By Shelby Fielding (Lubbock, Texas, US)
Resident Evil: The Final Chapter. Let’s hope so…
The final chapter to the Resident Evil franchise has arrived in the sixth installment of this story that follows the evil corporation of Umbrella bringing society to its knees with the T-virus that turns ordinary people into cannibalistic monsters. This, in particular, the chapter focuses upon how our main character Alice is intertwined with this corporation conspiracist ideas and prophecies. Giving the audience unimaginative reasoning for her reappearance in Raccoon city where this all started, so she can release the airborne antidote to the world so society can give re-approach normality. Resident Evil has always been a franchise with many problems but always contained resolve in its intriguing screenplay and character development. This sixth episode provides an example of how atrocious, convoluted, and incohesive the art of filmmaking can become if put into improper hands.
Vertigo is the sensation of feeling off balance. If you have these dizzy spells, you might feel like you are spinning or that the world around you is spinning. Some have considered this symptom in movies like Cloverfield, Taken 3, and Alex Cross. This sensation can be created with non-fluid or distorted filmmaking, better known as “shaky cam.” In Resident Evil: The Final Chapter this is not the case. This film decides to create this sensation through the abysmal use of editing. The editing is incohesive, disastrous, atrocious, sickening, and indeed an abomination to the art of editing in filmmaking. There are multiple occasions of more than ten camera shots being used to film a simple dialogue scene, and sometimes more than 15 different angles being used to shoot an action scene in an intense and rapid succession. While viewing that movie I had multiple occurrences of when I needed to look away from the screen for my eyes to readjust to a normal and healthy perception.
The film editor known as Doobie White needs to go back to the drawing board after this one, and refocus upon slight transitions and controlled cutting to reinforce cohesiveness in the perception of a film. This terrible apprehension is also thanks to the dreadful directorial efforts of Paul W.S. Anderson who provides no comprehensive or productive aspects throughout the entirety of the 99 minute run time. He tries to use this rapid and disorienting shot design to create urgency but fails miserably due to the incomprehensible footage that he creates that fail to provide any sense development in the narrative. This desire for importance is also reflected in the dialogue, as words are spoken in rapid transition to create this perception that everything needs to be done in an accelerated effort because the world is at stake. Instead, it comes off as an aggravating and frustrating example of detrimental filmmaking. Milla Jovovich continues her regular performance to bring us the interchangeable character of Alice. Her performance is fine for what it is.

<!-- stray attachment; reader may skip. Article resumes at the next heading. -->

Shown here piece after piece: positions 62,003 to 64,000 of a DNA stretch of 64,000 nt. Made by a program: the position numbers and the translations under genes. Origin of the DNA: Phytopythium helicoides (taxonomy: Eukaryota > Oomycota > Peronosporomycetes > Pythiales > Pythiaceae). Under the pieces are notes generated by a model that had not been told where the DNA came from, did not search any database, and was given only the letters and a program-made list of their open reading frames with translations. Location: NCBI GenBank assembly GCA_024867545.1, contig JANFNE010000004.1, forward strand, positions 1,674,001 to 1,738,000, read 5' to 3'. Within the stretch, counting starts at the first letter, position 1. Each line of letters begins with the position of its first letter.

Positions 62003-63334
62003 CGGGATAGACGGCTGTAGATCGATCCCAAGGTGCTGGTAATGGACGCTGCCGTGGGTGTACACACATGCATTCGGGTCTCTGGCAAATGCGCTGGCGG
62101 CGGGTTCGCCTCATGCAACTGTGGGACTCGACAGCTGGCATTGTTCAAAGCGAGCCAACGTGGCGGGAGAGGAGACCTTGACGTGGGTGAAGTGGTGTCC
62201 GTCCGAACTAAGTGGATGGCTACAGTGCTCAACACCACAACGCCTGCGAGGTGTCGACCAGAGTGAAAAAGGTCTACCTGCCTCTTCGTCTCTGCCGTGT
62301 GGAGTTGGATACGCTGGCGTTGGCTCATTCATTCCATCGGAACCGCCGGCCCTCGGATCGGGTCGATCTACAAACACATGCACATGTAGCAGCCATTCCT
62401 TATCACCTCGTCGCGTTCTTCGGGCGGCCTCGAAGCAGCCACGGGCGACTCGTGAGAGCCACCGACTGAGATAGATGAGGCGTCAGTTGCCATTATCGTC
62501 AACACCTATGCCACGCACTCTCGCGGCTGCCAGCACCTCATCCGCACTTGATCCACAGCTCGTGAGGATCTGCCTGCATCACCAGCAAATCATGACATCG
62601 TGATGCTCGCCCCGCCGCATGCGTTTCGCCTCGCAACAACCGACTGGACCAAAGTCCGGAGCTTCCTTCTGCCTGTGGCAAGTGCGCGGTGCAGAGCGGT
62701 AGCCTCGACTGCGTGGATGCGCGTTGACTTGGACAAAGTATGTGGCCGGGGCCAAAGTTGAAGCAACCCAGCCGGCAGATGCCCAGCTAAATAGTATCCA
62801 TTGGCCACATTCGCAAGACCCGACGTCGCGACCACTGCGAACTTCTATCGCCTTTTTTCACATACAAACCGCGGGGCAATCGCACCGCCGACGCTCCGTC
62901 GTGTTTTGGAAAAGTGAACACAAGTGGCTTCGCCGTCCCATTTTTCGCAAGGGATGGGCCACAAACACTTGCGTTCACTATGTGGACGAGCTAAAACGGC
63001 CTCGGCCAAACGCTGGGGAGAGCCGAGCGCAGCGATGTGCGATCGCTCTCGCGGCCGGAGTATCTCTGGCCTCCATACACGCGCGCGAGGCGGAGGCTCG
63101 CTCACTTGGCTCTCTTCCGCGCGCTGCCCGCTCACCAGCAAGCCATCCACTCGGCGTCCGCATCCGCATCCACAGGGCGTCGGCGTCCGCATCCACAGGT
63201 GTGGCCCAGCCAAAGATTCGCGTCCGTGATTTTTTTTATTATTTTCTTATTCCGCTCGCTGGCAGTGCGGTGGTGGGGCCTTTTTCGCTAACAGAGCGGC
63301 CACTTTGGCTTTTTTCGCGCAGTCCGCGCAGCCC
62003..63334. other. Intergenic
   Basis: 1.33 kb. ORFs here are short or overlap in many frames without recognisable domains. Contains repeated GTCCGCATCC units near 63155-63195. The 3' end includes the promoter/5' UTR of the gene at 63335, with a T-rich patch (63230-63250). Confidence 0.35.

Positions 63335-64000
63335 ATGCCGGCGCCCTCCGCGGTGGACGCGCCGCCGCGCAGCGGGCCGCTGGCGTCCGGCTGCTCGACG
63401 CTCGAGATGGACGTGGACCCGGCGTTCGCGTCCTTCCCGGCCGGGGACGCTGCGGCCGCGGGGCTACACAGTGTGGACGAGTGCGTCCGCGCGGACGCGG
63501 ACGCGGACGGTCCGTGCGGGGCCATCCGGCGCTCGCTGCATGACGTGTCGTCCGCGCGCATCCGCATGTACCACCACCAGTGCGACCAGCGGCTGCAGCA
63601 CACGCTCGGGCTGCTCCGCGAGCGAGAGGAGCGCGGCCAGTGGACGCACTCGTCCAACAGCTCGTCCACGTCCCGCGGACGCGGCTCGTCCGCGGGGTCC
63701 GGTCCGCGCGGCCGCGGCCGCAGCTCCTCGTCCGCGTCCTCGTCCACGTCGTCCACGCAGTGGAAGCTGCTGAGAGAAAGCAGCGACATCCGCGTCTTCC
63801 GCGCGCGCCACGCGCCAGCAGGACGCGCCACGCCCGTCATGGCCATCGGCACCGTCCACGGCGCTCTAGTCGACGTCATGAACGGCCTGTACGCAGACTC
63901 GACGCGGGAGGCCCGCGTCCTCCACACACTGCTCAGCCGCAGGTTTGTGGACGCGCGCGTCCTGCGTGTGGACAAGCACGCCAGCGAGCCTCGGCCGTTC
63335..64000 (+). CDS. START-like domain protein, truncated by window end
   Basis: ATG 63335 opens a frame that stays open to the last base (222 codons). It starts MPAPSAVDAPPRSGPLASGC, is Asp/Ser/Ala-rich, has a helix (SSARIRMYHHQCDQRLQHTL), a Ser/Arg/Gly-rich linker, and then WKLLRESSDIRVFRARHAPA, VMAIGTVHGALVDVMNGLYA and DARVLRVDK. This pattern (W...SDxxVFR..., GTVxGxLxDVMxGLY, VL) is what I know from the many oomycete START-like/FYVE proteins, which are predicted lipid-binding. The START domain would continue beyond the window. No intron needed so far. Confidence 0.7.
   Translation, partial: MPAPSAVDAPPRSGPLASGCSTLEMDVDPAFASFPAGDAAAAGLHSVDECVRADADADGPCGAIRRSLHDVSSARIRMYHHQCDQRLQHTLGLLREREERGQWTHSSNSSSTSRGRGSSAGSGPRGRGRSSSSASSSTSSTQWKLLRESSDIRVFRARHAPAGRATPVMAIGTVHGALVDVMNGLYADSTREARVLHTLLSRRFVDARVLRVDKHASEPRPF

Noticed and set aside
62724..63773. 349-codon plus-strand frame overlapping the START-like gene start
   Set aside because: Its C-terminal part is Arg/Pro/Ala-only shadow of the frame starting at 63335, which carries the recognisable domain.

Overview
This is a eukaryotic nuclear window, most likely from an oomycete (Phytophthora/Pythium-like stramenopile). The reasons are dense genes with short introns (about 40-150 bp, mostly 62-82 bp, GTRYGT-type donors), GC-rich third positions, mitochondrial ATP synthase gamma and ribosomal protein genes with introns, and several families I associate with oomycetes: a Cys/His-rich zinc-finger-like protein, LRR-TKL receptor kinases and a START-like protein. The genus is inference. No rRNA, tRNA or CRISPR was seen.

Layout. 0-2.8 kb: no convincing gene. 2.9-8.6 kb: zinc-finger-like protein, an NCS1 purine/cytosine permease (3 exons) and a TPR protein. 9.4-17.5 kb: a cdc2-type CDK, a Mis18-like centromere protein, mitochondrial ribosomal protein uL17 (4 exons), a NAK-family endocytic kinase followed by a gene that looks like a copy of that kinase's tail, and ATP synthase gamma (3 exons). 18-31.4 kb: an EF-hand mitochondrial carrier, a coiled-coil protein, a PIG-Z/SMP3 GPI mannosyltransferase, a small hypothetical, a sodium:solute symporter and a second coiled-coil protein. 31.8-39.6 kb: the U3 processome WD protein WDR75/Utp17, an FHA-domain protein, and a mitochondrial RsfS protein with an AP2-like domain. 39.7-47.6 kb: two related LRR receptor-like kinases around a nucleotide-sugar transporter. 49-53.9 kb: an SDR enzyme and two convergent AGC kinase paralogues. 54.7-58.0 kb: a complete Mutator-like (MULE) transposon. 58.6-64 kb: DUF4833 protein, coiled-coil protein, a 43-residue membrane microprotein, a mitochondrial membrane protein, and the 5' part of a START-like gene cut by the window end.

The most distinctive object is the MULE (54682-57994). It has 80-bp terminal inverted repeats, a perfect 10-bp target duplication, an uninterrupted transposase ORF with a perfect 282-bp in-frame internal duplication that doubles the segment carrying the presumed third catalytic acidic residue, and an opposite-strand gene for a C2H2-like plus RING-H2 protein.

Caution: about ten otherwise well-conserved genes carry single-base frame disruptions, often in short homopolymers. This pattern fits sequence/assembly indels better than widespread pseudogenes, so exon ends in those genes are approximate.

The screenplay provides little to no character advancing dialogue for the actress to sink her teeth into. Instead, it focuses on the rehashing of past narratives, instead of creating an imaginative and intriguing narrative that expands upon the story. This lack of ingenuity continues the depressing and aggravating problematic filmmaking that continued to provide me with hilarious confusion on why this movie was made? With Box office failure and terrible critical reception, Resident Evil: The Final Chapter continues to become an example of wasteful filmmaking.
From beginning to end Resident Evil: The Final Chapter fails to create a sense of purpose for existence and continuously personifies the terminology of abysmal filmmaking. If you are a fan of this franchise, you will probably continue to provide this franchise with your unreasonable appreciation. I, however, will continue to notice the atrocity and abomination that this particular installment is with its endless display of incomprehensible footage, disastrous editing, horrendous screenplay, and it’s appalling potential of another sequel.
Alice: [voice over] My name is Alice, and this is my story. The end of my story. Ten years ago in Raccoon City there was an outbreak. It spread across the world within days.
Alice: [voice over] I worked within the Umbrella Corporation. There was an incident. The virus escaped, everybody died. Trouble was they didn’t stay dead.